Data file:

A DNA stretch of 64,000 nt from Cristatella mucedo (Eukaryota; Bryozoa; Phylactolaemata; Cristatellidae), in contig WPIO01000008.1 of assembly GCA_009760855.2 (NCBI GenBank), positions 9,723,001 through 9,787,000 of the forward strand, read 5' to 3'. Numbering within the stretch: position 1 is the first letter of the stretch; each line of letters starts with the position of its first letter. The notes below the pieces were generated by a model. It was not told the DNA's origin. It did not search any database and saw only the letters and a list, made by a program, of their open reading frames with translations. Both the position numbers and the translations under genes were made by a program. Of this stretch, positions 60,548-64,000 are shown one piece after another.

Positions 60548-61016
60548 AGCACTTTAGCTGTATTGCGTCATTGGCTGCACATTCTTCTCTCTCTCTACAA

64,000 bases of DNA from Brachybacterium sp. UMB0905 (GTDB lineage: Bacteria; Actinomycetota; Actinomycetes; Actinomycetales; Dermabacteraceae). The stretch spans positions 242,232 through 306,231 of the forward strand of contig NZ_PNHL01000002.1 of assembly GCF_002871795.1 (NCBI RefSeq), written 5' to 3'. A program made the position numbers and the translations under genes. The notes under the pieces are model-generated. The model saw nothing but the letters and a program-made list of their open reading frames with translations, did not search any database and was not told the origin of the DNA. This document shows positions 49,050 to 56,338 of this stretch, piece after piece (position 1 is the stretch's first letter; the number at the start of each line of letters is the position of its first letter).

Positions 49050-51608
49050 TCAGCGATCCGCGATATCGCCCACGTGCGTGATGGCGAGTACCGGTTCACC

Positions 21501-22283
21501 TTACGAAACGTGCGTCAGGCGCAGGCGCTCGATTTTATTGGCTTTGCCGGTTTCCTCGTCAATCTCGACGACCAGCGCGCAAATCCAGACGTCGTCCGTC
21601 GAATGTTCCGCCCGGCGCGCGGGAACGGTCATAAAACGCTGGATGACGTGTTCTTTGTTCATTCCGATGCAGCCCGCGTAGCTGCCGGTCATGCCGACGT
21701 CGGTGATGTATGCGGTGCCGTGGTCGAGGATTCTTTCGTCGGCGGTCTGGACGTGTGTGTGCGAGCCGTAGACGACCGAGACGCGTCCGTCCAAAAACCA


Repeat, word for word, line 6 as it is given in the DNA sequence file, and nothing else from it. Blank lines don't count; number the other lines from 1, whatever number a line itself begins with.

49050 TCAGCGATCCGCGATATCGCCCACGTGCGTGATGGCGAGTACCGGTTCACC